A marked gradient in δ13C values of clams Mercenaria mercenaria across a marine embayment may reflect variations in ecosystem metabolism

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Although stable isotopes of organic carbon (δ13C) are typically used as indicators of terrestrial, intertidal, andoffshore organic carbon sources to coastal ecosystems, there is evidence that δ13C values are also sensitive to in situecosystem metabolism. To investigate this phenomenon, we examined δ13C values of filter-feeding hard clams Mercenaria mercenaria from 13 locations in Greenwich Bay, a sub-estuary of Narragansett Bay, Rhode Island (USA). The δ13C values ofthe clams showed a marked linear gradient of 2‰ over the 4 kmlength of Greenwich Bay (-19 to -17‰), from lower δ13C values in the inner bay to higher values at the mouth, where Greenwich Bay joins Narragansett Bay proper (R2 = 0.94, p < 0.0001). This is in contrast to previous work that has shown that δ13C values of clams in Narragansett Bay proper (over 40 km long) are homogenous (mean × SD, -16.8 × 0.6 ‰, n = 247). Mean daily pH, temperature, and salinitydata from 2 fixed monitoring stations were used to estimate aqueous CO2(CO2(aq)) concentrations in the surroundingwater. CO2(aq) concentrations were higher in inner Greenwich Bay than immediately outside of the bay, suggesting that the dissolved inorganic carbon sources supporting phytoplankton production are quite different across the bay. The outer Greenwich Bay clams appear to feed on Narragansett Bay phytoplankton with higher δ13C values that are grown in a higher pH, more bicarbonate-rich environment. In contrast, the inner Greenwich Bay clams may feedon phytoplankton grown in lower pH water with a greater availabilityof CO2(aq). The lower δ13C of CO2(aq) relative to HCO3 - is reflected in the phytoplankton and in the clams that feed on them. Our work suggests that δ13C values may be sensitive to changes in inorganic C in estuarine systems, which may confound attempts to use stable isotopesto identify organic carbon sources. © Inter-Research 2010.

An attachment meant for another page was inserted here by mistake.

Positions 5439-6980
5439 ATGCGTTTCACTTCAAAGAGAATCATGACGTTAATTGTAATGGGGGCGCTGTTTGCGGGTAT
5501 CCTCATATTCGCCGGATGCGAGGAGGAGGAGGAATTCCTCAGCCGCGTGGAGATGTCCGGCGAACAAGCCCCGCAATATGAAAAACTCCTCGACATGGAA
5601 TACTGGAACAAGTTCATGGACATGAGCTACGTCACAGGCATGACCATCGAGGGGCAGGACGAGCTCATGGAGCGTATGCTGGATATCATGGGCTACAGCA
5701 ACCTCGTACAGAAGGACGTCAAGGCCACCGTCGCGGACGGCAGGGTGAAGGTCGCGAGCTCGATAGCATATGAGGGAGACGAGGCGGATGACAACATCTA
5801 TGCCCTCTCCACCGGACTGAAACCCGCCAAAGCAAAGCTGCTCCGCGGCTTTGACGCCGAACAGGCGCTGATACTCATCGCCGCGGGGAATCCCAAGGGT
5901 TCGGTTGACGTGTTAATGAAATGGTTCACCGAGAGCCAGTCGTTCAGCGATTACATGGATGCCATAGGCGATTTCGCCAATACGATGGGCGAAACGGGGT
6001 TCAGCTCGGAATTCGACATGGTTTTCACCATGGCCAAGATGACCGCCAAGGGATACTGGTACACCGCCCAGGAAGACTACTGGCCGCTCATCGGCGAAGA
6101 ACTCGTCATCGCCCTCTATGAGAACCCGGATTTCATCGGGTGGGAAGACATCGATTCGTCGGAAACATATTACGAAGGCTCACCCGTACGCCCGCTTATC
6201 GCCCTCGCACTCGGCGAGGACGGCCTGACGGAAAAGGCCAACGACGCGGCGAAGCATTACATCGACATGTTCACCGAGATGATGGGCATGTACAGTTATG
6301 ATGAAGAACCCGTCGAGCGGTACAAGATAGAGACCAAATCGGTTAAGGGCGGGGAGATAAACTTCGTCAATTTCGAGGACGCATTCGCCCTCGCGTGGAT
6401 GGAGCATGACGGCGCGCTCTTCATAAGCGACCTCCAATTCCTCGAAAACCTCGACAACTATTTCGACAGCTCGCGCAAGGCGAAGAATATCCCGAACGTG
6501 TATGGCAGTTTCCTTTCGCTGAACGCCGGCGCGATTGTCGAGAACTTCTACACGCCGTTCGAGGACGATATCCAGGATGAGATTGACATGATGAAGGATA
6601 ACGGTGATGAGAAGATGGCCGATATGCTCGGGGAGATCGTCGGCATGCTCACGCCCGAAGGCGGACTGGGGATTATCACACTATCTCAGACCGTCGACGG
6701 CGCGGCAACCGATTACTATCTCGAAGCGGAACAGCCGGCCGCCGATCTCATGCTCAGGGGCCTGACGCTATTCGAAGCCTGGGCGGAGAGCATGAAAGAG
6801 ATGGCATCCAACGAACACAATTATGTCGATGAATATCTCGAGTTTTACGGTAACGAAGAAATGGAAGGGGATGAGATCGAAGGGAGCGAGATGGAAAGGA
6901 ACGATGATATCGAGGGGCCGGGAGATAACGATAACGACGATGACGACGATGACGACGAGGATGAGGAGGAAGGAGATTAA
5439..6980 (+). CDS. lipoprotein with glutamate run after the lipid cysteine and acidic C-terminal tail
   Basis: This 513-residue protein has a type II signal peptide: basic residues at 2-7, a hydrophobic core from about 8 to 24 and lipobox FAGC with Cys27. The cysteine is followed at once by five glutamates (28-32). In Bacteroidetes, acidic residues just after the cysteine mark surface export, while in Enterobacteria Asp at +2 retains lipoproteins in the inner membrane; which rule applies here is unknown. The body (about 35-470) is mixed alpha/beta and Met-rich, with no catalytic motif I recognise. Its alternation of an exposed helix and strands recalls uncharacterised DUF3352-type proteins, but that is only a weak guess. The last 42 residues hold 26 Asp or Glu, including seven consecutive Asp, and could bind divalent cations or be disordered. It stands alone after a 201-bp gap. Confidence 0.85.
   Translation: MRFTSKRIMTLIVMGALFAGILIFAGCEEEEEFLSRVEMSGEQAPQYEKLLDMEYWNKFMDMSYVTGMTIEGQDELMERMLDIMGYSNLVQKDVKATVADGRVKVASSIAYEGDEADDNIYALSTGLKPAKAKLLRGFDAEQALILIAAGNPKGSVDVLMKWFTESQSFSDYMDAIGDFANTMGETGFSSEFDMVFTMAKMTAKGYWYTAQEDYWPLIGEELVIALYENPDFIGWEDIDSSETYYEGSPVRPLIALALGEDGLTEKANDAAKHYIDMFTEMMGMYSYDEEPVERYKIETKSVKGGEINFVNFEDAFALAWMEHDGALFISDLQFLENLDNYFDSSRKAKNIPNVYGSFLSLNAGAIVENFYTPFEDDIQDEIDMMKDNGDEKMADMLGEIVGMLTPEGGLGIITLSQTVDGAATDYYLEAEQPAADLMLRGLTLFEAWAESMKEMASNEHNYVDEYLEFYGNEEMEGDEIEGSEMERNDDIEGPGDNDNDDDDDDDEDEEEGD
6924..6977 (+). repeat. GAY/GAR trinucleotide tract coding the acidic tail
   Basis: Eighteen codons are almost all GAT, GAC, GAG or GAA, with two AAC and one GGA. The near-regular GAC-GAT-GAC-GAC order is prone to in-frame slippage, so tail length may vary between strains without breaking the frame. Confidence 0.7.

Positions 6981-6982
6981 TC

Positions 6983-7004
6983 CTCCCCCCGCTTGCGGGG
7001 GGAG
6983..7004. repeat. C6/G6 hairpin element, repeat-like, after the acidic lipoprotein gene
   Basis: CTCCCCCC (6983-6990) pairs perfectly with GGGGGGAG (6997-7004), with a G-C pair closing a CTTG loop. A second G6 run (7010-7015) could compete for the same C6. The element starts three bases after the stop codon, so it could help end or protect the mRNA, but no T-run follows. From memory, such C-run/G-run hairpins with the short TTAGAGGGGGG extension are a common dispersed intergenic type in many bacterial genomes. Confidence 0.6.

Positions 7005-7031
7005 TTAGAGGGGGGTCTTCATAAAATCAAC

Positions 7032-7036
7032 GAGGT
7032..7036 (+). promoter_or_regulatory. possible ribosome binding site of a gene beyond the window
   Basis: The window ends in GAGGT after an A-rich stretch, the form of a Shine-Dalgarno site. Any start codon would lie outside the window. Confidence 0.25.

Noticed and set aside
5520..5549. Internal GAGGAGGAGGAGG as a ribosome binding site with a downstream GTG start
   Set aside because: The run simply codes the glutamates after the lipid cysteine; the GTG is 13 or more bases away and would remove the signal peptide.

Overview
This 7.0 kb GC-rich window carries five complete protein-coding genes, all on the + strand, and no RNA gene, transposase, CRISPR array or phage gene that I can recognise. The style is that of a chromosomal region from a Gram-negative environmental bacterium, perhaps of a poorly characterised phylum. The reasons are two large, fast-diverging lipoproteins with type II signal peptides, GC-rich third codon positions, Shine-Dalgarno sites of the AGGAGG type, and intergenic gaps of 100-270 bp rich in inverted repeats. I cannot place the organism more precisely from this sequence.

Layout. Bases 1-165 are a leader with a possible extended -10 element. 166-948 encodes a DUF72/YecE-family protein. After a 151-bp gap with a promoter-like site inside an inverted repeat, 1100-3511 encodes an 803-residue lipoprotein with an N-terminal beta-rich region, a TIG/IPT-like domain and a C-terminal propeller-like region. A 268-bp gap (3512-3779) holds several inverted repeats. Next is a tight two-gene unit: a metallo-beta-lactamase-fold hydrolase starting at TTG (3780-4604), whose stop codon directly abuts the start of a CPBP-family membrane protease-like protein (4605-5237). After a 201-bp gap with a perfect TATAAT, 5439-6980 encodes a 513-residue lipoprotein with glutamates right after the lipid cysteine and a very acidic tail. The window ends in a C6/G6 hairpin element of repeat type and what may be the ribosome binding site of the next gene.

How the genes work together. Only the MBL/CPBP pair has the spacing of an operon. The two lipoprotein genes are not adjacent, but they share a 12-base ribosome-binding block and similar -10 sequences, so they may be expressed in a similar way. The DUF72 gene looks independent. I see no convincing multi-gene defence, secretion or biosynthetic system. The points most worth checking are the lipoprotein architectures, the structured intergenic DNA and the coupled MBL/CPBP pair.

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Marine Ecology Progress Series